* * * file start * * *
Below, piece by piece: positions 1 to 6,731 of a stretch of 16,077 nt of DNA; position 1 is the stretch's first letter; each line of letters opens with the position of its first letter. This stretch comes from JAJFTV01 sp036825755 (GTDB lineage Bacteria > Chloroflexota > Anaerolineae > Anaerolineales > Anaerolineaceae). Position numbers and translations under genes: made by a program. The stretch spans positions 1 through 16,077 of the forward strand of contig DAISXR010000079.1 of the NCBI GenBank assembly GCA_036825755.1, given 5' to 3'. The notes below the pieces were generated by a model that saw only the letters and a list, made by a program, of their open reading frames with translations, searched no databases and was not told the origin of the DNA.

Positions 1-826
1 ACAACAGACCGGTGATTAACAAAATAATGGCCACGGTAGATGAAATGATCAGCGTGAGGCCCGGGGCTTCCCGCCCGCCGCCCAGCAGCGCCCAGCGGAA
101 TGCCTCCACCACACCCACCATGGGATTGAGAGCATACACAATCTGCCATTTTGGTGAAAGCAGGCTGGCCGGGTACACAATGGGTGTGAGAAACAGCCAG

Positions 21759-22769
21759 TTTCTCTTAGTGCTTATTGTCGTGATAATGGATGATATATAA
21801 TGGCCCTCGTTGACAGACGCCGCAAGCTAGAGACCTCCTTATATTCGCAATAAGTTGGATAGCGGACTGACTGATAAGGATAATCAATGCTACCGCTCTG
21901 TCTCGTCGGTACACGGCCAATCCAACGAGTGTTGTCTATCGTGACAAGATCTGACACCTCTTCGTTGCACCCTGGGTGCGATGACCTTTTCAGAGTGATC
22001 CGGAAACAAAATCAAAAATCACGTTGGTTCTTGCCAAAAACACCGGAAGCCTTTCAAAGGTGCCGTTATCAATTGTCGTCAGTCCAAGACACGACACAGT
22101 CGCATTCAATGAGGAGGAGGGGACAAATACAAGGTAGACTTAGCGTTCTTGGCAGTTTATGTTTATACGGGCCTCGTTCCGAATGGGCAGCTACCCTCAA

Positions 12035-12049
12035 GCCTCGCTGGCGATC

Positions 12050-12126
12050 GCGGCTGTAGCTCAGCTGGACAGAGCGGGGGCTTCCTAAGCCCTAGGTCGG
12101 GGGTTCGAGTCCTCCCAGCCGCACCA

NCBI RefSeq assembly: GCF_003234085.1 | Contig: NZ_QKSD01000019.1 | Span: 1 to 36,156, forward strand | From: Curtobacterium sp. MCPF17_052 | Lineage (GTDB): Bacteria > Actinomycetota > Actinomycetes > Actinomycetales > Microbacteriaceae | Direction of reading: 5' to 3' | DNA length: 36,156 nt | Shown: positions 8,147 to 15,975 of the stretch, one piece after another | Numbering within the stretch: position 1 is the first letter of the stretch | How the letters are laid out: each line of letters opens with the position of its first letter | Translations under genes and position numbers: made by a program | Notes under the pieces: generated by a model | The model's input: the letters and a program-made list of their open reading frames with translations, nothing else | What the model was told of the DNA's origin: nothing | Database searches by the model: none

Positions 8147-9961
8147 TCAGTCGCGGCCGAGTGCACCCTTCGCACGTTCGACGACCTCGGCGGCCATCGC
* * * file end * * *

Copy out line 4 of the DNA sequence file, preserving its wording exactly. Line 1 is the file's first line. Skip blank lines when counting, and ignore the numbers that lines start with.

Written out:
101 TGCCTCCACCACACCCACCATGGGATTGAGAGCATACACAATCTGCCATTTTGGTGAAAGCAGGCTGGCCGGGTACACAATGGGTGTGAGAAACAGCCAG